Superman’s presence in Justice League is, perhaps, the most cringeworthy and deliriously mopey thing to happen since Anakin Skywalker’s “I don’t like sand” monologue in Star Wars: Episode II — Attack of the Clones.
In fact, Justice League does fine without Superman, hitting all the notes to prevent itself from turning into the worst DC Comics movie ever. Then Henry Cavill pops up with his beautifully chiseled face and terrible acting, and it all goes to the crapper. Seriously, his rendition of Superman will leave you with second-hand embarrassment. Think of him as the DC Comics version of a no-foam, triple shot half-caf pumpkin spice latte. Yeah, that's how basic Superman is.
Nothing is gained from watching Clark Kent’s alter-ego attempting to murder his superhero allies. It makes little to no sense, and the script discards this narrative without any impact or emotional pay off. It just feels like a let’s make all these superheroes fight each other narrative ploy. Plus, does anyone really believe that the world would fall into depressing chaos because a brooding alien isn’t around to keep them in check? If those criminals who kicked over a couple of fruit carts proved anything, it’s that Superman is the most achingly awful superhero to ever hit the cinematic screen.
Later in the film, when the Pet Sematary scenario finally concludes, Clark flies away with Lois to a CGI cornfield straight out of James Wan’s nightmares. The emotional reunion between Lois and Clark feels heavy-handed, boring, and familiar. It’s hard to take it in, knowing that those extra minutes could’ve been allotted to the infinitely more hilarious and playful presence of Ezra Miller’s The Flash.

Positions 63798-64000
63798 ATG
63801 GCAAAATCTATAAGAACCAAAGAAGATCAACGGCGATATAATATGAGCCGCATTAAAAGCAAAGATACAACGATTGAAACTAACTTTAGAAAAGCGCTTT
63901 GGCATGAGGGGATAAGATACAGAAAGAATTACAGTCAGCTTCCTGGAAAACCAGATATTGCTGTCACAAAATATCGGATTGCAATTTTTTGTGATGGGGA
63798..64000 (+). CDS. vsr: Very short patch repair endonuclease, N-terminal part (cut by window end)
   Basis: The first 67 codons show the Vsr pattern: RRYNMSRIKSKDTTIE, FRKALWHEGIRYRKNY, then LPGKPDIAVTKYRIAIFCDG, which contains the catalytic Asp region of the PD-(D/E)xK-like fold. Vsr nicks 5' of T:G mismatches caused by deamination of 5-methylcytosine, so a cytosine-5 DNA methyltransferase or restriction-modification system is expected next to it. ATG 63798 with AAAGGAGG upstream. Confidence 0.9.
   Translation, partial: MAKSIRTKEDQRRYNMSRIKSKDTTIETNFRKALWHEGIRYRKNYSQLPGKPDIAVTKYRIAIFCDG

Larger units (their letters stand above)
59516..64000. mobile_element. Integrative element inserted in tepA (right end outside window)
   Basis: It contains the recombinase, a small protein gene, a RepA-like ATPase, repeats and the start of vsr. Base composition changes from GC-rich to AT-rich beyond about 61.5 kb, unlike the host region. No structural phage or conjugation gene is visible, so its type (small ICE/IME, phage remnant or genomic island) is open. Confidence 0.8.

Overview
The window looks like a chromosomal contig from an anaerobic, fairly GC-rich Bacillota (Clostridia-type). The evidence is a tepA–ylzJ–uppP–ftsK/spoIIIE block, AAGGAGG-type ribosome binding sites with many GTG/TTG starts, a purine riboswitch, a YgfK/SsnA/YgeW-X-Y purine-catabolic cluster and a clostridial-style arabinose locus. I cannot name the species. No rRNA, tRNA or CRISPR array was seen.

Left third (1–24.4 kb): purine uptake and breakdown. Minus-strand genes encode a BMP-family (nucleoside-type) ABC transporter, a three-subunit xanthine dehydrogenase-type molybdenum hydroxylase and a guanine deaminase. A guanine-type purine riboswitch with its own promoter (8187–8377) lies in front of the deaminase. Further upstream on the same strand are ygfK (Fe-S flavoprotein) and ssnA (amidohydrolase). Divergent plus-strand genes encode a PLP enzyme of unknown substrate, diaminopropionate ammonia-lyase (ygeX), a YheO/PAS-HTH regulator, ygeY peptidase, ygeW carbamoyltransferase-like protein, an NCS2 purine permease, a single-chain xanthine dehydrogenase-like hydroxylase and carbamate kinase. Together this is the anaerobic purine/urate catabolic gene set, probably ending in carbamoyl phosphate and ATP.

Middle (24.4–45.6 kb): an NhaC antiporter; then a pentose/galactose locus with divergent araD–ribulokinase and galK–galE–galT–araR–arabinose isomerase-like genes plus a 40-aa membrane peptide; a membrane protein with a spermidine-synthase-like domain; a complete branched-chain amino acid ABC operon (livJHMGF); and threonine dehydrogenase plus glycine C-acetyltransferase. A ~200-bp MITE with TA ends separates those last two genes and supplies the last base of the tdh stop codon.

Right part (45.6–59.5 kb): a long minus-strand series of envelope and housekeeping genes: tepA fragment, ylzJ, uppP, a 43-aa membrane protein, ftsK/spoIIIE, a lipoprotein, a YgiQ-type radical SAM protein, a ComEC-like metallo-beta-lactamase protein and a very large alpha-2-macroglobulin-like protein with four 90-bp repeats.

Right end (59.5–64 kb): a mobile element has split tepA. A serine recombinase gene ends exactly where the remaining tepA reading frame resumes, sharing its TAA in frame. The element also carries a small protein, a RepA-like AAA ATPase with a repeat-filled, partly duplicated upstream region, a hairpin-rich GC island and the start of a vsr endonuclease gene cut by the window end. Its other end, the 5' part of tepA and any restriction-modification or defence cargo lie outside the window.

You see, that’s just it. With the inclusion of the effortlessly likable Barry Allen; the forever badass, warrior-queen Diana; and the insanely hot Arthur Curry, Clark Kent is a blister in the eye. Justice League makes a big deal about Superman being dead and ultimately being resurrected, but the real question is: Does anybody even care about him? (Apart from Lois Lane and Martha Kent, obviously.)
While his absence seems to have a disproportionally averse effect on the world — which is a major part of Justice League’s setup — his return does not render a celebration or a montage of bad guys being thrown into jail cells. Perhaps, the weirdest thing about Justice League is its insistence that Superman can basically defeat Steppenwolf, the movie’s underwhelming villain, on his own.
The Man of Steel’s dull presence undercuts the need for a team, thereby stripping away a satisfying climax. Superman has too many powers which means that he will never lose a battle or even come close to annihilation. But where’s the fun in that? There are no stakes, no danger, no excitement when it comes to him. That’s precisely what makes Superman the blandest member of the Justice League.
Like a warm, perfectly seasoned Pumpkin Spice Latte, Superman provides as much umph as a pair of UGG boots or the Snapchat dog filter. Basically, he's the most basic member of the Justice League, and he needs to get axed.